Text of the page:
- Museum number
Gold box or cigarette case; gold, of oval cylindrical shape, enamelled with white stripes, the ends with solid white enamel enclosed in a gold cage set with square-cut tourmalines round the edge and a central rosette of tourmalines with a cabochon amethyst in the middle. The push-piece set with square-cut tourmalines and an oblong sugar-loaf cut amethyst. London hallmark 1967. Contained in the original unlined and unmarked black leather oval case with tab and loop fastening.
- Production date
Length: 11 centimetres (jewellery-case)
Length: 10.60 centimetres
Width: 6 centimetres (jewellery-case)
Width: 5 centimetres
- Curator's comments
- One of seventeen gold boxes commissioned by Peter Wilding from Cartier London between 1962 and 1969; for further information, see 1969,0705.42.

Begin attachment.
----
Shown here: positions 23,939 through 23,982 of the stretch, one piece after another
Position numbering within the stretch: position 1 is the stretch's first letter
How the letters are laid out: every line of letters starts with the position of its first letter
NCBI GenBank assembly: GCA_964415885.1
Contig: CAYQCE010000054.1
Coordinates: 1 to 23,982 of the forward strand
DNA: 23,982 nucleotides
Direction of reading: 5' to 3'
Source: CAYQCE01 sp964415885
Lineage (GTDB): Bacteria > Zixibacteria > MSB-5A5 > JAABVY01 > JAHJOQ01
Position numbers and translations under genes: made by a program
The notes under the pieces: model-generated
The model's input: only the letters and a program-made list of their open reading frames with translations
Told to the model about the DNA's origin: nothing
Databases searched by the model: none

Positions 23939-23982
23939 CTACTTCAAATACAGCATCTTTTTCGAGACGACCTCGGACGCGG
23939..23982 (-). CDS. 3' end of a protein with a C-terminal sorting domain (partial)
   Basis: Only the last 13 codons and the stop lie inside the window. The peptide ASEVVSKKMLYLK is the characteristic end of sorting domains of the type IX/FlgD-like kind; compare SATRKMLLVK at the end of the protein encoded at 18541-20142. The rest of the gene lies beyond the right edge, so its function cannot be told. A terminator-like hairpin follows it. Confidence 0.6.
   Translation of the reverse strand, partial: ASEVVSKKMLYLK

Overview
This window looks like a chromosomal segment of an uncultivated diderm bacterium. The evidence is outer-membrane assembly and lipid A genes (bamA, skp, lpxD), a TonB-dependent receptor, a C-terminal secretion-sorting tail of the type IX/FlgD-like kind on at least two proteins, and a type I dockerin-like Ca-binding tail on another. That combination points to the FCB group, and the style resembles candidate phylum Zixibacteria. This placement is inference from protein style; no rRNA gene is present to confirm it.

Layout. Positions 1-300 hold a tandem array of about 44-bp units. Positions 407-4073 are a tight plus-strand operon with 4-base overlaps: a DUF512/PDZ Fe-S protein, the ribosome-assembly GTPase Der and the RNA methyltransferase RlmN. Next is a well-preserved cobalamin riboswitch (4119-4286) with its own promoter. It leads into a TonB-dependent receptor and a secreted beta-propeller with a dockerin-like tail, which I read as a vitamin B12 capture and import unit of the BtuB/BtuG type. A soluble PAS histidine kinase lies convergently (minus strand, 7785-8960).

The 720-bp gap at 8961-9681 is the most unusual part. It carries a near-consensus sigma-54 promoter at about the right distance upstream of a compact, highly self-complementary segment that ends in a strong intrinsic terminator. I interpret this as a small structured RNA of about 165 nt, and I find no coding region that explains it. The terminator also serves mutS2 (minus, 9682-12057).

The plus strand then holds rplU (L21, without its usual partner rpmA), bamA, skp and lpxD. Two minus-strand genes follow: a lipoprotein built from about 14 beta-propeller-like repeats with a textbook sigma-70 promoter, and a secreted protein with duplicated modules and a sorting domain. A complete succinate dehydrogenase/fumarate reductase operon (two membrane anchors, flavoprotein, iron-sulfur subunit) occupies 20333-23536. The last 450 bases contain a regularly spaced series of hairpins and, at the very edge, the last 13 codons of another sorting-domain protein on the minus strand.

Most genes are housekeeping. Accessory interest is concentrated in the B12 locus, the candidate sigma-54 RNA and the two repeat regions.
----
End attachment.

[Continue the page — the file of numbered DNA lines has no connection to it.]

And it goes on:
The pattern of white stripes was popular on Cartier cigarette boxes and vanity cases of the 1920s. It was known as 'émail pékin'. See for example, a cylindrical cigarette cum vanity case of c. 1924, traditionally said to have been given by the second Duke of Westminster to Coco Chanel (J. Rudoe, 'Cartier 1900-1939', London, British Museum Press 1997, cat. no. 65). On the 1920s box the white enamel stripes cover the ends as well, spreading out from the centre to the edges, recalled on Wilding's box by the cage of gold rods.
The slim black leather slip-case for this box indicates that it was one of two boxes that Wilding actually used; the other is 1969,0705.46.
- On display (G47/dc14)
- Acquisition date
- Britain, Europe and Prehistory
- Registration number